Viktor Ullmann: THE EMPEROR OF ATLANTIS
Carl Orff: THE CLEVER ONE
New Review by David Gregson : May 18
Certain 20th-century works – Igor Stravinsky’s “A Soldier’s Tale” and Messiaen’s “Quartet for the End of Time” spring most readily to mind – were written under special circumstances and for unusual combinations of instruments. The Messiaen work, scored for B-flat clarinet, violin, cello and piano, was written in 1941 in Stalag VIII-A, Görlitz, Germany, and premiered before an audience of prisoners. Stravinsky’s 1918 tale (for actors, dancers and a septet of violin, winds and percussion), was heavily influenced by the composer’s need for cash and the availability of musicians during World War I.
Unlike the Messaien and Stravinsky pieces, Viktor Ullmann’s opera “The Emperor of Atlantis” is not a major 20th-century masterpiece, but it resembles them in many respects. Like “A Soldier’s Tale,” Ullmann’s work is basically an “entertainment” that utilizes a simple parable or allegory as its text: Death takes a holiday when faced by the destructive evil of a human dictator, Emperor Überall. (Stravinsky’s soldier sells his soul – a violin – to the Devil). Like Stravinsky, Ullmann uses a pastiche of neo-classical styles ranging from a Lutheran chorale to the blues. His idiom, however, is naturally more Germanic and feeds off cabaret music and elements of Berg and Schoenberg. And like Messaien’s “Quartet,” “The Emperor of Atlantis” was composed in a World War II prison camp, Terezin. Unfortunately, Ullmann was executed by the Nazis; Messaien lived to create dozens of astoundingly original works.
Carl Orff is quite another case indeed, although his opera, “Die Kluge,” or “The Clever Woman,” is also an entertainment complete with long spoken bits resembling vaudeville or the classic Italian Commedia dell’Arte. Far from being a victim of Nazi persecution, Orff has long been suspected, perhaps unjustly, of being a fascist sympathizer. Nonetheless, the text of “The Clever Woman” is also a parable or allegory (adapted from a Grimm fairytale) about an unreasonable King (for which read “dictator”), although one who only needs the love of a good woman to set him straight. Ah, those Germans and their “eternal feminine”. Think Goethe, Wagner — and the Eighth Symphony by Mahler (an Austrian). And as for the music, think “Carmina Burana” as Chris Pasles has already advised in the LA Times.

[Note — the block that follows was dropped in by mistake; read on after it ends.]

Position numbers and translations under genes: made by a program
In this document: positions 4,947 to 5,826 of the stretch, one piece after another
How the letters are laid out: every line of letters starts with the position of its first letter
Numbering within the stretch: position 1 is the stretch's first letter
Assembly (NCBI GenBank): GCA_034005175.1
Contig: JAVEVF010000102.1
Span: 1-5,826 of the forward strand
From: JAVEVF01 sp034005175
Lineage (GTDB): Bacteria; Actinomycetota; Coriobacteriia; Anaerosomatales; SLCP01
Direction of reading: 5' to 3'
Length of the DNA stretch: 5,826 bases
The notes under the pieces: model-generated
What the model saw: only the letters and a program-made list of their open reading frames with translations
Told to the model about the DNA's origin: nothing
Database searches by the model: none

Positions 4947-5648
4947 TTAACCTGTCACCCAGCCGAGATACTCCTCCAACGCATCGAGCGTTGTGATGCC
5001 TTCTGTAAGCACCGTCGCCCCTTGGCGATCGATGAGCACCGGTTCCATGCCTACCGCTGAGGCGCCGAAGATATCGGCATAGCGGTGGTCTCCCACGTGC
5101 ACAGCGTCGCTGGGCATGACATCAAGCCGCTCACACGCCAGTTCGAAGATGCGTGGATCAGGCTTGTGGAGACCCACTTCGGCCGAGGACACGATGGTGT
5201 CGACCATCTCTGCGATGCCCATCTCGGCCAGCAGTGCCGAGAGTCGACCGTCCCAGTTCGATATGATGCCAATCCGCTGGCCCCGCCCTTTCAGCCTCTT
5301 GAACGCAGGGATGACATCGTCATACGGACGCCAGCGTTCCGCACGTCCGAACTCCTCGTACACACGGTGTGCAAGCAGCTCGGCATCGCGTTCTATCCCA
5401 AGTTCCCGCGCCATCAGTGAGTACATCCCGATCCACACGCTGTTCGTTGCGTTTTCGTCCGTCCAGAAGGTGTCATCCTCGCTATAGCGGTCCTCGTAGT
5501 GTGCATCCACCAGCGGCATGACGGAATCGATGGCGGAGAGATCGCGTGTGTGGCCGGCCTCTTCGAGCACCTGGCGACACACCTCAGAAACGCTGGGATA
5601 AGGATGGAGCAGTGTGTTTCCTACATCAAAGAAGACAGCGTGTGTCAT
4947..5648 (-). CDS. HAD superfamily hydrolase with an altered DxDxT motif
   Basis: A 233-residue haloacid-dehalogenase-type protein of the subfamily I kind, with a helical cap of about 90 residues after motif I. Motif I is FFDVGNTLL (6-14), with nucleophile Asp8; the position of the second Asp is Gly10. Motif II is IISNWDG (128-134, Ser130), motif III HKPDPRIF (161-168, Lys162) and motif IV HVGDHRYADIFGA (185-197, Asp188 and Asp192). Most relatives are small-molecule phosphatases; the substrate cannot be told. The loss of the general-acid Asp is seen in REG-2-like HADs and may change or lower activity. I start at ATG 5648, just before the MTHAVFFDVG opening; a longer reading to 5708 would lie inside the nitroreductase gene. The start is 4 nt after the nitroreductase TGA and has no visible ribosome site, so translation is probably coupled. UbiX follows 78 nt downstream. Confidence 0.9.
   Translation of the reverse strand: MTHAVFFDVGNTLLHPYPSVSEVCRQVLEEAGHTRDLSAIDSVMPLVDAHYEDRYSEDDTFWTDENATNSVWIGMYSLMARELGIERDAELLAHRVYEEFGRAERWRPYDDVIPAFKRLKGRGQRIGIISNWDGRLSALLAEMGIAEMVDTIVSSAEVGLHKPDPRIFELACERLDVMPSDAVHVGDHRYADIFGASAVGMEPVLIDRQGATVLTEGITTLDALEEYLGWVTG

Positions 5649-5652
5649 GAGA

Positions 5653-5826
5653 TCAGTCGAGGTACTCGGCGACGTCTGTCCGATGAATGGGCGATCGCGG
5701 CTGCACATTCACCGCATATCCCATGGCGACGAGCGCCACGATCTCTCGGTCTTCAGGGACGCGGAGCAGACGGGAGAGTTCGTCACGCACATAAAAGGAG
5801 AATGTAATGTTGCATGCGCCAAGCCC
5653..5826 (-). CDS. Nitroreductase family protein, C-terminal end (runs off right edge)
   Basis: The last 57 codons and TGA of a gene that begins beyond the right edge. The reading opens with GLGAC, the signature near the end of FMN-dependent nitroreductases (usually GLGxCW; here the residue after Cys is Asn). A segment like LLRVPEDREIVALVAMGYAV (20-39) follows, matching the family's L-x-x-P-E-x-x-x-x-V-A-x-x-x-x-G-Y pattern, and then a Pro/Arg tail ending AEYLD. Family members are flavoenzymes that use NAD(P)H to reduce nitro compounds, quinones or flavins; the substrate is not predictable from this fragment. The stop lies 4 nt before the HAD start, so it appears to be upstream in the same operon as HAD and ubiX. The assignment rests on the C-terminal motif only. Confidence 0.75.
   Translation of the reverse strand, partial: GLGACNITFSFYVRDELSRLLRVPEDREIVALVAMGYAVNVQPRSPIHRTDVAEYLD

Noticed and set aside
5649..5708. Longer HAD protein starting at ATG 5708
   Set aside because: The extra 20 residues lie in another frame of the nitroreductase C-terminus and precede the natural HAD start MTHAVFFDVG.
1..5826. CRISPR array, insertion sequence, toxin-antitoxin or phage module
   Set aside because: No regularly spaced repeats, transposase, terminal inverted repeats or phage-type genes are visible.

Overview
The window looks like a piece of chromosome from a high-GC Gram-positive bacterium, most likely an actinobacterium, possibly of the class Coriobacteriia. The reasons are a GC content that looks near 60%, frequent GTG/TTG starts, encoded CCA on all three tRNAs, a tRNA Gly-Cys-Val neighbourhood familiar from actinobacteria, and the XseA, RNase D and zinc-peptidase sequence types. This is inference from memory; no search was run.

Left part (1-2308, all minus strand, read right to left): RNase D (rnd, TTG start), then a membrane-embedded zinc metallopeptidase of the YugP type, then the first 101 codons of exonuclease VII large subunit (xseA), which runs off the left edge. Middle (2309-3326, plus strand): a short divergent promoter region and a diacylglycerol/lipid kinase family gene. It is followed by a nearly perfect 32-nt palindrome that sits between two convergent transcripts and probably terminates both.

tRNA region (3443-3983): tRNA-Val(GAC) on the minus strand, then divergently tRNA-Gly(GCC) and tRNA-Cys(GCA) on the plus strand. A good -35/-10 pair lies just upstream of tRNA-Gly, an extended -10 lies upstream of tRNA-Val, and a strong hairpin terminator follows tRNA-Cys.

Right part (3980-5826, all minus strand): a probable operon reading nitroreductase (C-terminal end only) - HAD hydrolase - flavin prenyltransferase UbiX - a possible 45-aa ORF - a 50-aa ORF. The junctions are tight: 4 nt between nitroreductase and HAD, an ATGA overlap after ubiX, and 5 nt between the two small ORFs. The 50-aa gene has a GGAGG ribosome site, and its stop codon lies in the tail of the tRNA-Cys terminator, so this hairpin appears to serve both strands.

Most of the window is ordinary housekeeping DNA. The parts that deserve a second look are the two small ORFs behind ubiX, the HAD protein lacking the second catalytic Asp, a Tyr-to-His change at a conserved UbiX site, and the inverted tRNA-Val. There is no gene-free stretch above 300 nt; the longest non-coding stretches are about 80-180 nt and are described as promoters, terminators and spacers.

Ullmann’s “Kaiser” opera does not end quite so felicitously as Orff’s, but – in what is certainly the work’s most beautiful aria – King Überall does some complicated bargaining with Death. This, by the way, was gorgeously sung in the recent Long Beach opera production (just ended yesterday) by baritone Robert Perlas Gomez who impresses more and more upon every hearing. He wore an Aztec crown with distinction in Vivaldi’s “Motezuma” (sic) not so very long ago, and here he was again giving out orders in both the Orff and Ullmann operas.
In fact, while the most obvious and amusing razzle-dazzle involved the delightfully ingenious stage-director’s exploitation of the venue – a converted three-decked boiler room under a smokestack of the actual cruise liner Queen Mary docked in Long Beach – it was the first-rate singing throughout that came as the greatest surprise. There was a hell of a lot of talent up on that wonderfully jerry-rigged stage with its two decks of playing levels and the orchestra lurking behind in the shadows. Somehow, with only a few lapses, everybody managed to coordinate things with the help of discreetly placed television monitors. Artistic and general director Andrea Mitisek conducted with his usual inspired authority, of course, and while one might object to a certain lack of polish, as is usual with Long Beach shows, normal complaints simply do not apply. I almost always leave these presentations exhilarated, as if having discovered something new and perfectly wonderful.
Mitisek is a sort of genius actually – in this case (1) designing a set which is here and there made up of little more than bunk beds, assorted props, paper scrolls, ink markers and silhouette projections; (2) stage directing the actors all over every conceivable available space; (3) adapting the orchestration and other elements of the works themselves to fit his needs; and (4) conducting the orchestra and singers. He could probably take the Queen Mary out to sea if he wanted to. He’s also charming.